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It’s the summer station boat and a training platform for pilot apprentices.  Recognize the location?


The station boat is on the East River just east of Hell Gate.   From near to far, the bridges are the Hell Gate and then the RFK.


Here she passes the Astoria Generating Station on its way to the channel



between the Brothers.


Frequent contributor Ashley Hutto caught the No. 2 westbound later in the day, here passing the bridge I’d be happy to sell you.


Click here for a story of a visit to the No. 2 station boat by Kristina Fiore.

Thanks to Ashley for the bottom photo.   All others by Will Van Dorp, who took photos of Peacock–an unusual pilot boat here not quite a year ago.

More Seth Tane fotos.

Foto #1.  It’s 1979, 34 years ago.  What I see is no structure on Pier 17 Manhattan, lots of covered warehouses and a ship on the Brooklyn side.   Extreme lower right of foto . . . is that the floating hospital?  There’s another large white vessel to the left of lightship Ambrose.  There’s a vacant lot just to the south of the Brooklyn side access to the Bridge.  And a large ATB looking tug in the Navy Yard.   What have I missed?


Foto #2.  W. O. Decker–in my posts here and here and many other places–comes to pick up a tow, Poling #16.   Digression:  if you do Facebook, here’s the Marion M (shown in the second Decker link there) updates site with fotos.    Lots of intriguing details in the background of the Navy yard here.



Foto #3  Driving Decker here is most likely Geo Matteson, author of Tugboats of New York.  A 2013 “reshoot” of this cityscape is a “must do.”


Foto #4.  Tied up at Pier 17, Decker remakes the tow to get the tanker alongside.


All fotos by Seth Tane.

If you’re interested in collaborating in a documentation of the changing harbor, particularly the evolving articulation between the sixth boro and the other five, please contact me.  See address upper left side.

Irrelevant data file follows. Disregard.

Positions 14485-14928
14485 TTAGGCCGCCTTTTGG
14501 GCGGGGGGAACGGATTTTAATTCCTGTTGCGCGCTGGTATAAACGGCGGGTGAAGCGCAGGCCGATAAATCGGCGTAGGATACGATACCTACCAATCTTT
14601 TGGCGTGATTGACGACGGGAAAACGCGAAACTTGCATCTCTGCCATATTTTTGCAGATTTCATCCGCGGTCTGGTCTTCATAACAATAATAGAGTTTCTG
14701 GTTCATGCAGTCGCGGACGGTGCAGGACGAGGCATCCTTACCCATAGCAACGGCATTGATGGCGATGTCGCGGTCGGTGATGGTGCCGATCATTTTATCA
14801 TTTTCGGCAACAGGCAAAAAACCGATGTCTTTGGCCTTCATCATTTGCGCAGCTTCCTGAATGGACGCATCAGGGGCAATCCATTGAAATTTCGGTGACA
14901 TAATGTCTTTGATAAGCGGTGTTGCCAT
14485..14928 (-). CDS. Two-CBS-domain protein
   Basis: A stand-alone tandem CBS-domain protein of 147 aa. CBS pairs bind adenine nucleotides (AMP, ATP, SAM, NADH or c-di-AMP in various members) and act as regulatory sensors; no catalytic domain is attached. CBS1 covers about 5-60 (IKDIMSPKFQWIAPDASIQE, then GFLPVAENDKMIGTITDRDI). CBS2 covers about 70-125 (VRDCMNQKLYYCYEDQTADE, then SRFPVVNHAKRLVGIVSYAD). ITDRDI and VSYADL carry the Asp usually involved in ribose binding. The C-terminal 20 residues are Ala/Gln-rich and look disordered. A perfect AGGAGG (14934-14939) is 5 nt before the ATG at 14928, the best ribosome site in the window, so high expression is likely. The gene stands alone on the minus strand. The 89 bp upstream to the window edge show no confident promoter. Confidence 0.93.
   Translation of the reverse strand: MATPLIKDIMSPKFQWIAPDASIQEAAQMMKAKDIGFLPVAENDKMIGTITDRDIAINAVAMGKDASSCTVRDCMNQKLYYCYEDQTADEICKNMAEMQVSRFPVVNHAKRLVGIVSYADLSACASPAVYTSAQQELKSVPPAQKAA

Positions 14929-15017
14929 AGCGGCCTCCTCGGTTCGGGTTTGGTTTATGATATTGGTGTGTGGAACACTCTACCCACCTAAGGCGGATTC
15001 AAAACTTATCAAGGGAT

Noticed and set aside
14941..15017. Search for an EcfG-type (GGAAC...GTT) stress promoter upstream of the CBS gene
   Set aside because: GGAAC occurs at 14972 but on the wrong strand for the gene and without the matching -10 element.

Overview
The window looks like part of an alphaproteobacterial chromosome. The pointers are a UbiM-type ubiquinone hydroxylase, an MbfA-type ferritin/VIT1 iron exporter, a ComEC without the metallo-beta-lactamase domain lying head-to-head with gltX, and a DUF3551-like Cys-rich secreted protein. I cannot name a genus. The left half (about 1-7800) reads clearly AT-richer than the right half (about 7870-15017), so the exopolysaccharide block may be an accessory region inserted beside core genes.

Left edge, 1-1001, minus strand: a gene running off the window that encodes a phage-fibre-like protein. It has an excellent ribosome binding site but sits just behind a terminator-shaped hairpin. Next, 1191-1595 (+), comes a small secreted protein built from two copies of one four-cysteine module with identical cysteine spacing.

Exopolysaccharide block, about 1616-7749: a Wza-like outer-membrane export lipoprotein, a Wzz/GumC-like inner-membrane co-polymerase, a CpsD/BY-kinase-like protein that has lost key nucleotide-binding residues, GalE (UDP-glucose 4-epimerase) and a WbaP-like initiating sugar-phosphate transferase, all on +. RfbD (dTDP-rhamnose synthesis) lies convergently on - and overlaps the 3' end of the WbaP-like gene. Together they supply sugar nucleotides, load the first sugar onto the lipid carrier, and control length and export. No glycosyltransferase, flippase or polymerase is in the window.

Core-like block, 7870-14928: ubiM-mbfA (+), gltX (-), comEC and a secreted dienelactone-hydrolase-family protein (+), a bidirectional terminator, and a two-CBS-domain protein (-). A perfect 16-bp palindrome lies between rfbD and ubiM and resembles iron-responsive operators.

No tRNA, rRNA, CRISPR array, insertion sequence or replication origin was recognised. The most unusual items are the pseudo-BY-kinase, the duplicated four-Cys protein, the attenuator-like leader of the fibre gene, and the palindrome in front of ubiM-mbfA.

Actually that title captures 98% of this blog’s +1800 posts.  And just as elsewhere in Gotham or anywhere else, so on the sixth boro what work you see depends entirely on your station.  And my station this particular day was Tchefuncte River’s  Equitable Equipment‘s hull # 1428, delivered in August 1966 as Red Star Towing‘s New Haven.  Now she’s Freddie K. Miller;  I took the foto below just over five years ago when she was Stapleton Service.    I use this foto here because a downside of being on the tow is my inability to get a foto OF the tow.

At 0520 hrs, dawn was sweetest and coolest, from this point a mile south of Miller’s Launch.  When I reported at 0530, the Miller’s yard was already busy.

The crew of Freddie K Miller’s had a job: pick up Weeks Crane Barge 552 and its crew and proceed to the East River ConEd.  By 0615, crew was making the tow.

0645 we were crossing west to east across the Upper Bay.  Buchanan 1 was towing a scow  and

Douglas B. Gurion headed west for passengers.  The ferry is named for a victim of September 11.

0715 . ..  near Red Hook container port, we passed this ex-MSC vessel Transatlantic.  I will post more MSC soon.

0730 . . . we had passed under the Brooklyn Bridge and now could feast on this potpourri of  Manhattan skyline.  Side by side on the right are Gehry’s flowing-facade 8 Spruce (2011) and Gilbert’s spiky-tower (1913).